Jun 19, 2013 10:45 AM by Ryan Haarer

Waning wars call for more resources at Southern Arizona VA

TUCSON- In 2006 around 925,000 veterans received mental health care from Veterans Affairs. In 2012 that number skyrocketed to more than 1.3 million. It's a sign of the times and the VA has hired 1,600 new mental health professionals nationwide to help this growing number of struggling vets.

In the past four or five years the Southern Arizona VA expanded their facilities to better address addiction, homelessness, and more rigorously than ever, PTSD.

"Here in Tucson we saw approximately a 50 percent increase in the number of staff in our mental health services and a similar increase in the number of veterans we served over that time," said Dr. Tim Mueller, clinical director for inpatient mental health services.

Many troops come home to find there are no jobs waiting, and often in a different state of mind.

"Sometimes they'll have a tough time adjusting coming back from Iraq or Afghanistan. They are good people, they just need a little encouragement," said Jodi Frederick, clinical director for rehabilitation programs.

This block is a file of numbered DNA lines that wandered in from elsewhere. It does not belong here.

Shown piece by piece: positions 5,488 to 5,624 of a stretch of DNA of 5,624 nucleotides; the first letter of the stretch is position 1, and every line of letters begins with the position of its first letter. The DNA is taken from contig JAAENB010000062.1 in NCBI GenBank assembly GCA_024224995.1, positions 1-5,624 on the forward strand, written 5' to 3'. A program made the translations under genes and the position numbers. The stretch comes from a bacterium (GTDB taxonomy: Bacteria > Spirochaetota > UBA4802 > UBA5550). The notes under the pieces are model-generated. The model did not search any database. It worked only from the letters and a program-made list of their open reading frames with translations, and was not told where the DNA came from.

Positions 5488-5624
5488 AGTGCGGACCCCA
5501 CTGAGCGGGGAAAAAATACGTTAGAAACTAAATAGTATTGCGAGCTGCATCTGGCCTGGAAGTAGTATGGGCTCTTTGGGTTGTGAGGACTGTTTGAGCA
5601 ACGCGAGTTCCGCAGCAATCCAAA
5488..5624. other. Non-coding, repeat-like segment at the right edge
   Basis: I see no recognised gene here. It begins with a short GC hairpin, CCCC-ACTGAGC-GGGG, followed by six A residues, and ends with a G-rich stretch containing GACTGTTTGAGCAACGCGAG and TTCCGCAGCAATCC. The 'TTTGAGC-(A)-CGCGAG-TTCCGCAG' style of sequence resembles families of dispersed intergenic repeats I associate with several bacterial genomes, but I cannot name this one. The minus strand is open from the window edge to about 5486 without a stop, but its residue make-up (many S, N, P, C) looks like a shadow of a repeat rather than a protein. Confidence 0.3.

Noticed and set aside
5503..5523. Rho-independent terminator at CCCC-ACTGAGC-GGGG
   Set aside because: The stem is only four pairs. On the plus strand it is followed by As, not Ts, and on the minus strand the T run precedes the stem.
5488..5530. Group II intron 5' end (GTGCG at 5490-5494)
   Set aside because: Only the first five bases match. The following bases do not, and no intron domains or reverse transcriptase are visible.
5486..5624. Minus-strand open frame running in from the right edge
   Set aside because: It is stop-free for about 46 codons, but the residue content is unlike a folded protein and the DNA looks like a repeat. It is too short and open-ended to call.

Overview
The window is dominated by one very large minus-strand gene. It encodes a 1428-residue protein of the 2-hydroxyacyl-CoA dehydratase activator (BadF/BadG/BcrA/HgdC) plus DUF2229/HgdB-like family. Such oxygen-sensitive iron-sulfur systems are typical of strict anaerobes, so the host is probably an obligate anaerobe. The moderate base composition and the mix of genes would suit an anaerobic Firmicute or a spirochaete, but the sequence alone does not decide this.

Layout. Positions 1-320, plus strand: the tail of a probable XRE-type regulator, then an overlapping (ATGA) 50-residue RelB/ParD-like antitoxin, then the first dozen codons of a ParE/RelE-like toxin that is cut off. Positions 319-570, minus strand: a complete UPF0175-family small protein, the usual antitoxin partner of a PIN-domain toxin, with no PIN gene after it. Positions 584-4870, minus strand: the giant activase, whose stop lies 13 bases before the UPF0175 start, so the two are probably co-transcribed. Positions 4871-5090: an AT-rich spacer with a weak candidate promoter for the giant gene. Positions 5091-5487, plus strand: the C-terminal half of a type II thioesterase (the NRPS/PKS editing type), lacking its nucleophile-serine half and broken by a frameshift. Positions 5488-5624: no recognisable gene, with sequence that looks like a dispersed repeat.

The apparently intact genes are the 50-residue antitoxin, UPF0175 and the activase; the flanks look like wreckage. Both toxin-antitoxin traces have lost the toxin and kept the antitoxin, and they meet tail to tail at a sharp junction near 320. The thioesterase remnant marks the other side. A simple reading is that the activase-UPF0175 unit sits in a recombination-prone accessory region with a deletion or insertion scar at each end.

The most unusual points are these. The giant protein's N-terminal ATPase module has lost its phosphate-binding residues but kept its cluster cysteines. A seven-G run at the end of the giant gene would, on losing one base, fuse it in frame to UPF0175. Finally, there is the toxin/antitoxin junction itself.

Of the VA's 1,600 new positions, five of them were hired in Southern Arizona. All of them are social workers who will assist homeless veterans find housing and manage their individual cases.

"Our goal is to end homelessness by 2015. In order to do that, we need more vouchers and more staff to help do that. So the additional staff we have hired will be very helpful," said Frederick.

Dr. Mueller says the hardest part is getting these veterans in the door, to see exactly what is available to them.

"People and family members are very reluctant to help people seek treatment for mental health, feeling somehow they'll be branded or labeled," said Mueller.

The VA is constantly looking for mental health professionals to bring on board. For career information visit www.vacareers.va.gov. For more information on mental health services visit www.maketheconnection.net.


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